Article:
Arise Chicago Worker Center (ACWC) reports that 41 percent of workers they surveyed never received job safety training and 30 percent never reported their injuries for fear of retaliation. These alarming statistics indicate that worker safety is not being valued and that worker productivity and morale are undoubtedly suffering as a consequence. The ACWC study focused on Chicago immigrant workers in construction, maintenance, cleaning and restaurants.
A staggering 59 percent of workers were neither aware of their rights under the Illinois Workers’ Compensation Act nor of OSHA-mandated equipment and safety practices. “Job ghettoes, where foreign-born groups seeking employment provide a steady stream of workers to jobs that are undesirable to U.S. born workers – in residential construction, agriculture, and service – tend to be the most hazardous jobs and the jobs that fly below the radar of wage and hour regulation,” said the Arise Chicago study.
Non-fatal workplace injuries could be under-reported by 80 percent, says the Government Accountability Office. Unsafe and unhealthy working conditions in low-wage jobs deserve as much attention as white-collar job environments. ACWC’s report suggests, “Increasing penalties for health and safety violations, which now often amount to little more than a slap on the wrist.” The report also recommended that OSHA reach out to worker centers and community groups, and that the Department of Labor’s Wage and Hour division work more in tandem with OSHA.
Illinois is at the center of a heated debate to dramatically weaken the state’s workers’ compensation. Recently, some have even called for the end of the workers’ compensation system. The state’s ultimate decision on workers’ compensation can greatly affect how employers view the program as well as how states around the nation look at their own policies. Illinois lawmakers are pushing to audit state employees workers’ compensation claims and also bar employees who have been convicted of reckless homicide, forcible felony and aggravated DUI from receiving workers’ compensation benefits. Federal prosecutors are also investigating Illinois’ program after newspaper reports detailed hundreds of prison employees receiving workers’ compensation awards.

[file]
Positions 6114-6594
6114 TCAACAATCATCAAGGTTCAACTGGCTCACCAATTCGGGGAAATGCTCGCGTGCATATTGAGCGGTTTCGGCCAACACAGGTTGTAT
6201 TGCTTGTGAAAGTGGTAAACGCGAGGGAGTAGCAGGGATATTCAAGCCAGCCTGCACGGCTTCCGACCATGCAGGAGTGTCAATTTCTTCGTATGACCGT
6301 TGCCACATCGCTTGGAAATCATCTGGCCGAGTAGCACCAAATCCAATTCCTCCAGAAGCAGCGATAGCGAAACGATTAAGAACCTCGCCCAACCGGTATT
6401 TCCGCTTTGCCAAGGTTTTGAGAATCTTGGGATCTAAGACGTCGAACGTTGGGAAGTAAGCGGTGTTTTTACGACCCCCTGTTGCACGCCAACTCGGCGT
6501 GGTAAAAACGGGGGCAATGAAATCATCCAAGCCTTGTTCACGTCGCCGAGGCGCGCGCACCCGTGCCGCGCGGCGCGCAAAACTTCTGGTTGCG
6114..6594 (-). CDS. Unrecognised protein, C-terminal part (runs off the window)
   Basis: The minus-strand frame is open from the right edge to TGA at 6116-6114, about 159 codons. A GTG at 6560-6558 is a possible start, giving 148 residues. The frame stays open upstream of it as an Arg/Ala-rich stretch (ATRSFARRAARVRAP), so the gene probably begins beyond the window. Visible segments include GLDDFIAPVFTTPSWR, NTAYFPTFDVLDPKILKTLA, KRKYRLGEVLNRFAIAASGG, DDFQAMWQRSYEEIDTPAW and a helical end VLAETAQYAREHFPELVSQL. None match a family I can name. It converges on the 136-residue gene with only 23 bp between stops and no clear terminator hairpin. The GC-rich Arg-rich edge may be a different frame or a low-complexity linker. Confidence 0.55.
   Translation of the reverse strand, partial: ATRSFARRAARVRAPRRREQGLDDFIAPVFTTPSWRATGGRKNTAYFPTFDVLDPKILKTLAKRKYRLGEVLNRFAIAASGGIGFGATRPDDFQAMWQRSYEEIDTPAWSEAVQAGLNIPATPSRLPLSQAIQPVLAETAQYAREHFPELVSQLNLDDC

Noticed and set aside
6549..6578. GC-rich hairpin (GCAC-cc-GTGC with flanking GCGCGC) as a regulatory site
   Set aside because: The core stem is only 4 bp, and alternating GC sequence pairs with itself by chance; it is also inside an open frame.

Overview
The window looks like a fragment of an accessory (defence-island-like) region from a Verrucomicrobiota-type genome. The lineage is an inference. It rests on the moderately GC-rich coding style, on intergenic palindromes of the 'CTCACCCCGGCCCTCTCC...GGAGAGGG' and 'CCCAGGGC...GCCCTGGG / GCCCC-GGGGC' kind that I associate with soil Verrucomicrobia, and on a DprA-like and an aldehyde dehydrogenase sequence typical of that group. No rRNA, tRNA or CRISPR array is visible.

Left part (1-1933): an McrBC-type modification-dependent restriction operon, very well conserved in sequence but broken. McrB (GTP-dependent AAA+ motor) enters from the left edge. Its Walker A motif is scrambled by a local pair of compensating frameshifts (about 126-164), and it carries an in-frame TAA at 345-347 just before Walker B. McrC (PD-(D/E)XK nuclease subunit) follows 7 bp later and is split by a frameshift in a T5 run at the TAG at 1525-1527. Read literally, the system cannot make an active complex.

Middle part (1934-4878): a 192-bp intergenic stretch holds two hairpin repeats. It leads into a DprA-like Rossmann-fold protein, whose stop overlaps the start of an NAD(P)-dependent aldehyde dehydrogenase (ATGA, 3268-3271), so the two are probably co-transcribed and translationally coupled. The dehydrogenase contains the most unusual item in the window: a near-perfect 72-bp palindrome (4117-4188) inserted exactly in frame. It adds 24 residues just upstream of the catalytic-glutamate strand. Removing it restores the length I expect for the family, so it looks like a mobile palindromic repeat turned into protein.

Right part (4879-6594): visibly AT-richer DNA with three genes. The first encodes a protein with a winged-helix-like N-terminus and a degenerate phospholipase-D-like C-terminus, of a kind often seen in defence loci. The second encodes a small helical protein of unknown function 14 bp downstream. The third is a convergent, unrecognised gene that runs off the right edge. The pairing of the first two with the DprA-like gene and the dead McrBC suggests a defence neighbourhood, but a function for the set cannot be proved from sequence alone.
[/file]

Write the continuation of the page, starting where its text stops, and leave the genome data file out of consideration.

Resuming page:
“It’s important that any changes in the state program should uphold the protection of workers hurt on the job,” said Anders Lindell, the spokesman for the American Federation of State, County and Municipal Employees. Every worker deserves the right to seek workers’ compensation if their claim is valid, no matter if they are a legal immigrant, or low- or high-wage worker.
Workers injured on the job are still currently entitled to Illinois workers’ compensation benefits. When a claim is denied, a Chicago workers’ compensation attorney will explore the individual’s options to get the medical treatment and financial support they need. Sometimes even vocational rehabilitation is critical to restoring an individual’s ability to work.
The law firm of Briskman Briskman & Greenberg is known for their successful track record of winning workers’ compensation lawsuits. Robert I. Briskman, Esq. has more than 30 years of experience helping workers fight claims against their employer’s workers’ compensation insurance company throughout Chicago, Illinois, and Wisconsin. Edwin Reyes, also one of their Chicago workers’ compensation attorneys, has received the prestigious Chicago Bar Association “Vanguard Award” for making the law and legal profession more accessible to and inclusive of the community.
To learn more, visit http://www.briskmanandbriskman.com or call 877-595-HURT (4878)